The fact that lenses 51 and 52 constitute an afocal telescope means that parallel rays 12 from mirror M1 are again parallel as they impinge on objective lens L3. Similarly parallel rays 22 emerging from lens L3 will again be parallel as they are incident on mirror M1.
FIG. 5 illustrates the use of a single rotating plane mirror M1 to perform the simultaneous illumination and image scanning. Light 61 from source S is collected by condenser lens L1 and passes through slit S1. Collimating lens L2 reimages source S on a portion of objective lens L3. Slit S1 is imaged by the combined action of lenses L2 and L3 onto the desired plane, C. Light 62 returning from this plane is collimated by the objective lens L3 and is then incident on a portion of mirror M1 adjacent to the portion thereof reflecting the illuminating beam 61.
After reflection from mirror M1 the light is incident on mirror M2 at position 63. Relay lens L4 then brings the light to focus at stationary slit S2, which serves the same function as slit S2 in FIG. 1.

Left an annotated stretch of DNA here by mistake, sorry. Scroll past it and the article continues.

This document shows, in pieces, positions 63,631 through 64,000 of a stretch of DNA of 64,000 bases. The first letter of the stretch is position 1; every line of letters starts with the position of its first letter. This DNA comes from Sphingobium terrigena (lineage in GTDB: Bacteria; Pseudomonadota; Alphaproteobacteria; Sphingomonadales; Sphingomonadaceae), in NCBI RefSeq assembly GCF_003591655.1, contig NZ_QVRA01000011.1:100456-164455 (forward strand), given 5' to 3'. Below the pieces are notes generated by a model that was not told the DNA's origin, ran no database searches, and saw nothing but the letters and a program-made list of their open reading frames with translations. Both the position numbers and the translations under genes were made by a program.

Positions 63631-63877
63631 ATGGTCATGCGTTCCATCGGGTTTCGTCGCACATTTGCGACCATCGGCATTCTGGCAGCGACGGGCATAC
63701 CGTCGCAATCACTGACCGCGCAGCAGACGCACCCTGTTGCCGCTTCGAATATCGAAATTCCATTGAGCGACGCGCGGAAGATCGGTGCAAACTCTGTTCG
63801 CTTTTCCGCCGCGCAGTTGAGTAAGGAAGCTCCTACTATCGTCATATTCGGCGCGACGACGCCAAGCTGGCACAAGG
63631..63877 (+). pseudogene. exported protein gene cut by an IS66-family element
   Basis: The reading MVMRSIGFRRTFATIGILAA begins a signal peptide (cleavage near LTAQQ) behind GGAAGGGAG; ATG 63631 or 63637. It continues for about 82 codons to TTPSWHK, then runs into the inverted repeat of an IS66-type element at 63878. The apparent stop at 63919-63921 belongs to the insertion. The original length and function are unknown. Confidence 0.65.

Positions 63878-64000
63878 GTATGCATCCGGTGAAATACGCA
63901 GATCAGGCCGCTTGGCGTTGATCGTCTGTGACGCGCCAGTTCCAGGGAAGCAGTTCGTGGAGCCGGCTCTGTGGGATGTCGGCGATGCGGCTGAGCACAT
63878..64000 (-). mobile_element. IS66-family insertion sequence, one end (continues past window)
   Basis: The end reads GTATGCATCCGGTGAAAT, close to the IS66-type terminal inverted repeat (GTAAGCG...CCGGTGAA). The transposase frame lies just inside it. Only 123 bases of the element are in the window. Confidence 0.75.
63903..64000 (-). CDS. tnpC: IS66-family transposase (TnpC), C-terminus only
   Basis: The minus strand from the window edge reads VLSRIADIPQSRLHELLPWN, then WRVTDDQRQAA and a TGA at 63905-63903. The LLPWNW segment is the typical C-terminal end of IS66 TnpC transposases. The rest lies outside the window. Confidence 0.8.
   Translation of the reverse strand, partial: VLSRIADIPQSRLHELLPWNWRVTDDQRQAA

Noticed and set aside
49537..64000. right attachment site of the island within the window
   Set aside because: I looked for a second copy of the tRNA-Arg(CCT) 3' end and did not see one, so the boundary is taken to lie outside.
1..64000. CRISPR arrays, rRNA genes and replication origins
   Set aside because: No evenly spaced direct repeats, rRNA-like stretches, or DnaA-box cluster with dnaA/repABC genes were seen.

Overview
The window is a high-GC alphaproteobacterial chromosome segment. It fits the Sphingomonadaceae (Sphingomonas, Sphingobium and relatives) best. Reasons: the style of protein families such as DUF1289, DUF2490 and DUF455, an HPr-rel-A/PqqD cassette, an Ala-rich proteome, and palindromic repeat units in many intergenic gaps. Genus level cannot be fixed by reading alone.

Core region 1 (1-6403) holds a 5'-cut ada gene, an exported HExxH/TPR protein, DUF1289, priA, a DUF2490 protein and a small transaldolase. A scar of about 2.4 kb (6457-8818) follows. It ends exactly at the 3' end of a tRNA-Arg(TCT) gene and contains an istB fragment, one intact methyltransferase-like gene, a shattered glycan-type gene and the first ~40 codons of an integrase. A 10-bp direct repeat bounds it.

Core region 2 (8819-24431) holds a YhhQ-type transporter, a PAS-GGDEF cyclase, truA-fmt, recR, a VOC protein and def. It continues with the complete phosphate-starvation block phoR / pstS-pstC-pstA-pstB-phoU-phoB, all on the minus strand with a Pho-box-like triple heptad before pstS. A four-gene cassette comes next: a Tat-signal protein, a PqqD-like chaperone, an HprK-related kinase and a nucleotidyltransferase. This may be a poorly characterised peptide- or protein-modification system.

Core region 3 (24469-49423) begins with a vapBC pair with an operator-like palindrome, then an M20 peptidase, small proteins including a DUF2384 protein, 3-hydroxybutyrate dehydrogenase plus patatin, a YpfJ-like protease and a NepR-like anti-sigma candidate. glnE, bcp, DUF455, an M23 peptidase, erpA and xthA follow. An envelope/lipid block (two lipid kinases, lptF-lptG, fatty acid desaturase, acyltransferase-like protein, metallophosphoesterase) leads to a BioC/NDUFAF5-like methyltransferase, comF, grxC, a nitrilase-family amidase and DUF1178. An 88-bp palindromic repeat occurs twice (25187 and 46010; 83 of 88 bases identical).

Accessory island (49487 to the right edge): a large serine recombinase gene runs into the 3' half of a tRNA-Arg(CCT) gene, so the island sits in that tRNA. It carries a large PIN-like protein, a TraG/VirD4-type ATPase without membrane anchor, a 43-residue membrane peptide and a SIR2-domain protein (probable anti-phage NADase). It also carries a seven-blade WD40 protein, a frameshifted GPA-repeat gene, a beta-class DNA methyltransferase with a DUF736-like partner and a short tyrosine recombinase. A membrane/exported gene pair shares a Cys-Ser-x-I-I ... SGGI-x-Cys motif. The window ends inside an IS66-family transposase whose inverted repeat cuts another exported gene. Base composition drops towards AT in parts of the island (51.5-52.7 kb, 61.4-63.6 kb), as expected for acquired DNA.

After the light passes through slit S2 it is reflected by mirror M3, again passes slit S2 and field lens L5. Field lens L5 serves the same function as field lens L5 in FIG. 1, except that in this case lenses L5 and L4 together image the left portion of objective lens L3 on mirror M4. Since mirror M4 is then conjugate to objective lens L3, it defines the portion of the lens L3 through which the image forming rays pass. Alternatively M4 may be a larger mirror with an adjacent aperture stop.
It is to be noted that in this arrangement the illumination and image forming rays are constrained to pass through different portions of lens L3; this function is accomplished by imaging the source S and the mirror M4 on different portions of lens L3, at S' and M4' respectively. It may be necessary in some instances to employ a relay system such as shown in FIG. 4 to keep the bundles passing through the same portion of the lens L3 for all positions of the mirror.
FIG. 6 is an elevation diagram of a portion of FIG. 5, illustrating the path of the light from mirror M1 to mirrors M4 and M5, through lens L6 and to the film F. Thus rays 66 pass above mirror M1. This is illustrated schematically in FIG. 5 by showing the rays as dashed lines.
Alternatively, mirror M4 could reflect the light directly to a camera directed perpendicular to the plane of the paper or mirror M4 could reflect the light directly to a viewing system.